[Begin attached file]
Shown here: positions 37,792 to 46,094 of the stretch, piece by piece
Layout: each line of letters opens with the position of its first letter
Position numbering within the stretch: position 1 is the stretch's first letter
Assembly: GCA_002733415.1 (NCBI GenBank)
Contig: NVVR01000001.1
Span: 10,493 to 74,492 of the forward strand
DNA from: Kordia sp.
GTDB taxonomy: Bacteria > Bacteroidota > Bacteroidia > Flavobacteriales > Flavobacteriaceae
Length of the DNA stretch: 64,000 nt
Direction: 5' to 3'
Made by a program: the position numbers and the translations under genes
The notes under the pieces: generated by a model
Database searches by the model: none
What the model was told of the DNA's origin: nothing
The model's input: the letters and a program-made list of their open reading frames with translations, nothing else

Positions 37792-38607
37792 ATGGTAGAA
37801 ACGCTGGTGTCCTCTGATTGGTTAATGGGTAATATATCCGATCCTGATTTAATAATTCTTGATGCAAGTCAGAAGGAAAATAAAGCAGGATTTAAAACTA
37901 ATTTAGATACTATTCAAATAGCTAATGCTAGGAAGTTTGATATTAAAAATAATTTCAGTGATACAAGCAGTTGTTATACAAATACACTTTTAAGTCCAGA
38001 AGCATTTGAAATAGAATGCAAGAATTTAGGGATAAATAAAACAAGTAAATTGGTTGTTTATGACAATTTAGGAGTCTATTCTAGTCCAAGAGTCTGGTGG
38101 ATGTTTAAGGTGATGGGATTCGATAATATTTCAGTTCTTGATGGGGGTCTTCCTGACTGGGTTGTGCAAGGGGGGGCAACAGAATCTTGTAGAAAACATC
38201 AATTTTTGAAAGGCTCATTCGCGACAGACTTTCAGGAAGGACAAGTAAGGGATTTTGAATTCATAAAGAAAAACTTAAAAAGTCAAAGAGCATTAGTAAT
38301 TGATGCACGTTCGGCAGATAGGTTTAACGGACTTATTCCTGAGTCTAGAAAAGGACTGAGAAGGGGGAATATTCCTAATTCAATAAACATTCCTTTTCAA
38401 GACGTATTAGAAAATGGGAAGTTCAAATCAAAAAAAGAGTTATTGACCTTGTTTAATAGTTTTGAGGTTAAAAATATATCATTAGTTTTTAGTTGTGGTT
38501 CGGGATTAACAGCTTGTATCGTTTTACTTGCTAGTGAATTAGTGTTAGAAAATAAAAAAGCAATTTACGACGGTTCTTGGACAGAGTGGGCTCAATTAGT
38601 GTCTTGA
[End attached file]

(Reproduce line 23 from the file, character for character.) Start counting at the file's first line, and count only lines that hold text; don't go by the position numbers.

38301 TGATGCACGTTCGGCAGATAGGTTTAACGGACTTATTCCTGAGTCTAGAAAAGGACTGAGAAGGGGGAATATTCCTAATTCAATAAACATTCCTTTTCAA